Products manufactured and sold by Manufacturer are date stamped at
the time of production. Manufacturer does not warrant Products that
are not manufactured by it in its Northford, Connecticut facility but
assigns to its Distributor, to the extent possible, any warranty offered
by the manufacturer of such product. This warranty shall be void if a
Product is altered, serviced or repaired by anyone other than
Manufacturer or its authorized Distributors. This warranty shall also
be void if there is a failure to maintain the Products and the systems in
which they operate in proper working conditions.
MANUFACTURER MAKES NO FURTHER WARRANTIES, AND
DISCLAIMS ANY AND ALL OTHER WARRANTIES, EITHER
EXPRESSED OR IMPLIED, WITH RESPECT TO THE PRODUCTS,
TRADEMARKS, PROGRAMS AND SERVICES RENDERED BY
MANUFACTURER
INCLUDING
WITHOUT
LIMITATION,
INFRINGEMENT, TITLE, MERCHANTABILITY, OR FITNESS FOR
ANY PARTICULAR PURPOSE. MANUFACTURER SHALL NOT BE
LIABLE FOR ANY PERSONAL INJURY OR DEATH WHICH MAY
ARISE IN THE COURSE OF, OR AS A RESULT OF, PERSONAL,
COMMERCIAL OR INDUSTRIAL USES OF ITS PRODUCTS.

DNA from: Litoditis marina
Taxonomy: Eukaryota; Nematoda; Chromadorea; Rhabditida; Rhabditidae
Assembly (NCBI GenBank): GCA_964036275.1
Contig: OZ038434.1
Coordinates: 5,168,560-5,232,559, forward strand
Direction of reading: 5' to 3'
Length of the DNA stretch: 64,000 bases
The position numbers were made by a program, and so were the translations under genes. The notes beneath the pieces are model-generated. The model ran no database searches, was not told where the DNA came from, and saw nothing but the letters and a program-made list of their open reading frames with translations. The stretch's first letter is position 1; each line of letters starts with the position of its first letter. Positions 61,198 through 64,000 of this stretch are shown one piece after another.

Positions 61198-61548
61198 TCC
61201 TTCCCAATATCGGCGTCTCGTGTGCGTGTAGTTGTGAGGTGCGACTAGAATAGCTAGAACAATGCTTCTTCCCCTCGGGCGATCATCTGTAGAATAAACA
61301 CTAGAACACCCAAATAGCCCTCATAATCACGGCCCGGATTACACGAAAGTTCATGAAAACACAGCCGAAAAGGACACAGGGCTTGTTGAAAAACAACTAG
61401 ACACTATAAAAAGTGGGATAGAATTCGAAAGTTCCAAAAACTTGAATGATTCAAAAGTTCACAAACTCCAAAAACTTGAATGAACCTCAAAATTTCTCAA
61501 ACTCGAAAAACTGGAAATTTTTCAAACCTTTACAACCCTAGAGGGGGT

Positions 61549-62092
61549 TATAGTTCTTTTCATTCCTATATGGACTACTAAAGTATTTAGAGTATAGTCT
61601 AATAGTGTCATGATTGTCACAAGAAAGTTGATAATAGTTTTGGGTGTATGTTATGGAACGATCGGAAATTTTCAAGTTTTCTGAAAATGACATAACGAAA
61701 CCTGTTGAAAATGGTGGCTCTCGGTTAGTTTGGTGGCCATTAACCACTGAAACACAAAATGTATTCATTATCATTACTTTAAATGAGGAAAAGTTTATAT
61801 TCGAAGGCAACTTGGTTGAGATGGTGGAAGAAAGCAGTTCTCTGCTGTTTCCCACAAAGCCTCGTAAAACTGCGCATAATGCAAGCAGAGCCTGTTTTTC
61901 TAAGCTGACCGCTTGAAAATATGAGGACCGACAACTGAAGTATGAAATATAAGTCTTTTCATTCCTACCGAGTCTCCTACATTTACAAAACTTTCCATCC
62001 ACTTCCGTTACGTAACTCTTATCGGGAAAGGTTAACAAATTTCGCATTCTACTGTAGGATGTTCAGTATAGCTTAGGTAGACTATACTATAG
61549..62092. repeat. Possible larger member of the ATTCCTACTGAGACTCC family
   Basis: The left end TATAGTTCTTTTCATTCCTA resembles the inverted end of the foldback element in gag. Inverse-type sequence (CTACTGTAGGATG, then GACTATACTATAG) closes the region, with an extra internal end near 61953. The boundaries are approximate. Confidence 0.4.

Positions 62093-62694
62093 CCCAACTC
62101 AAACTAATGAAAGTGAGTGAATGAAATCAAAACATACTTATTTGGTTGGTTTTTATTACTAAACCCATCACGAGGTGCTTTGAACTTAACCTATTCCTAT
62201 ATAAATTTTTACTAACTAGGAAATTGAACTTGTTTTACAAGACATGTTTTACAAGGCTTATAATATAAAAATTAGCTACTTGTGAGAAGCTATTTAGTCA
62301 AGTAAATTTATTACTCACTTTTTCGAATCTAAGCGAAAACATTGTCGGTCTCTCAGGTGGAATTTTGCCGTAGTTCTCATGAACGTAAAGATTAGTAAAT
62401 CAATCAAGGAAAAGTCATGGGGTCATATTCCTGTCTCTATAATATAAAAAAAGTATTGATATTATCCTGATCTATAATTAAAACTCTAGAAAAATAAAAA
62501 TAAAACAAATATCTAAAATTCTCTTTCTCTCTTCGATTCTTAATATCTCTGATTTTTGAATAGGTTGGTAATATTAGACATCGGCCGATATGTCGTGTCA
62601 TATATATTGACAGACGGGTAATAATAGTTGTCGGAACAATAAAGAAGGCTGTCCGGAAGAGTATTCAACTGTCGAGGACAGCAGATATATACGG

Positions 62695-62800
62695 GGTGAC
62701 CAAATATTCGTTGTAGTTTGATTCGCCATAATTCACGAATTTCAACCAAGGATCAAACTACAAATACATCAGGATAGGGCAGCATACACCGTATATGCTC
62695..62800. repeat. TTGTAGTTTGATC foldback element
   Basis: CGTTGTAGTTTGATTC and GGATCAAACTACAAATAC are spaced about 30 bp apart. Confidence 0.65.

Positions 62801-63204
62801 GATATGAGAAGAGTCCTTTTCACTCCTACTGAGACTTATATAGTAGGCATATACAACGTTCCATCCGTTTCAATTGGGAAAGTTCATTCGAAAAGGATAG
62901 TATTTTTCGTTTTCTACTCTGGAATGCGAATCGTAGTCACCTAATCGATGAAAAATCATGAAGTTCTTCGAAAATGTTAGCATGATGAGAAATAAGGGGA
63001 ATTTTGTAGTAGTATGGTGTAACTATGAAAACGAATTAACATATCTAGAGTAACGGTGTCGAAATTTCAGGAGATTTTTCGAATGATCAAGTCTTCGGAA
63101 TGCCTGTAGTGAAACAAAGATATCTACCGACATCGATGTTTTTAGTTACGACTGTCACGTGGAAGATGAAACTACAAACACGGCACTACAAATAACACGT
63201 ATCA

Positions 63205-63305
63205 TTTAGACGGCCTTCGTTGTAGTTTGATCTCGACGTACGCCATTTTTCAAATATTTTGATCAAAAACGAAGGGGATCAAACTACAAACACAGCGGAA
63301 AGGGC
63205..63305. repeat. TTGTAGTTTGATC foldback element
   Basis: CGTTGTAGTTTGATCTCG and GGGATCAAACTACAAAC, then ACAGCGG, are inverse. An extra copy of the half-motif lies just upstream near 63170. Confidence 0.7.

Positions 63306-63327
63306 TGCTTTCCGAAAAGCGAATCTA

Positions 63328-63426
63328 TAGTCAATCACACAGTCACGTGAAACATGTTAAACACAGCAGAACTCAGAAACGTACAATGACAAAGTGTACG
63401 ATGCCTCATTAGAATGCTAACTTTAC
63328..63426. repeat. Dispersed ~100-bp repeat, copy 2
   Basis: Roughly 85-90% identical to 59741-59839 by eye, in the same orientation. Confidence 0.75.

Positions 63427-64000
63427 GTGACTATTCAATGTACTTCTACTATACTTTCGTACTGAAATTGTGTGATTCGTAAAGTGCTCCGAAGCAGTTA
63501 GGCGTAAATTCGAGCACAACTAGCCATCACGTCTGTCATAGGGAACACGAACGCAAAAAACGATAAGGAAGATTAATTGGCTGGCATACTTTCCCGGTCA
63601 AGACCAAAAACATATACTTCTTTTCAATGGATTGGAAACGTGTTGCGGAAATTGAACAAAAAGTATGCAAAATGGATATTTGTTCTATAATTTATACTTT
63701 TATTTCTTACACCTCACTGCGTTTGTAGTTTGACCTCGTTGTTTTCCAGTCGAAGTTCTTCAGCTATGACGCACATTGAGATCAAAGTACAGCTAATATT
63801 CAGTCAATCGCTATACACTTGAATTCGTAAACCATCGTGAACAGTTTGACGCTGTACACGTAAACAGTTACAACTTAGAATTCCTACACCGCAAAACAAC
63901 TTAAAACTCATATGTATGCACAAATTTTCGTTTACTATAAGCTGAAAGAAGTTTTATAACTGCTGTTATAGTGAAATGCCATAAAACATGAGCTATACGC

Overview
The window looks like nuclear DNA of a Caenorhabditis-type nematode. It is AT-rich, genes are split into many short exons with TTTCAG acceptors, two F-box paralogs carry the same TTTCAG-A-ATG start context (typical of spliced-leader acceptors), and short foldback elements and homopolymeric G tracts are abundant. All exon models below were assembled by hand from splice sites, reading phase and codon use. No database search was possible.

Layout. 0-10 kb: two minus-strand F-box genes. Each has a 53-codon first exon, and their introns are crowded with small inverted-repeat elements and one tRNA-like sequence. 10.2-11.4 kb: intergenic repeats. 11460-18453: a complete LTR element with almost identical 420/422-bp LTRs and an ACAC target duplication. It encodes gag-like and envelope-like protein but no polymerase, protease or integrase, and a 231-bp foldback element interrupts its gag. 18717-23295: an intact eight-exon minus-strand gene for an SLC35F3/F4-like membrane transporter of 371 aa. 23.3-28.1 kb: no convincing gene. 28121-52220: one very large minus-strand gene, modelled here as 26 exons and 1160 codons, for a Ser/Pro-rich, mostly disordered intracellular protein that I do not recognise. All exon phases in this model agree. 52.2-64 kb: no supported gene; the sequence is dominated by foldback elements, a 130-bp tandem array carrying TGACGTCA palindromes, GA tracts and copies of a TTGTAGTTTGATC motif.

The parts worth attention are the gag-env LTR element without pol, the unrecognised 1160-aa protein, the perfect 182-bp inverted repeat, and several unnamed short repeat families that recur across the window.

This document constitutes the only warranty made by Manufacturer
with respect to its products and replaces all previous warranties and is
the only warranty made by Manufacturer. No increase or alteration,
written or verbal, of the obligation of this warranty is authorized.
Manufacturer does not represent that its products will prevent any loss
by fire or otherwise.
Warranty Claims.
Manufacturer shall replace or repair, at
Manufacturer's discretion, each part returned by its authorized
Distributor and acknowledged by Manufacturer to be defective,
provided that such part shall have been returned to Manufacturer with
all charges prepaid and the authorized Distributor has completed
Manufacturer's Return Material Authorization form. The replacement
part shall come from Manufacturer's stock and may be new or
refurbished. THE FOREGOING IS DISTRIBUTOR'S SOLE AND
EXCLUSIVE REMEDY IN THE EVENT OF A WARRANTY CLAIM.

Warn-HL-08-2009.fm

NFS2-3030/E Installation Manual P/N 52544:K1 02/14/2012

67

World Headquarters
12 Clintonville Road
Northford, CT 06472-1610 USA
203-484-7161
fax 203-484-7118
www.notifier.com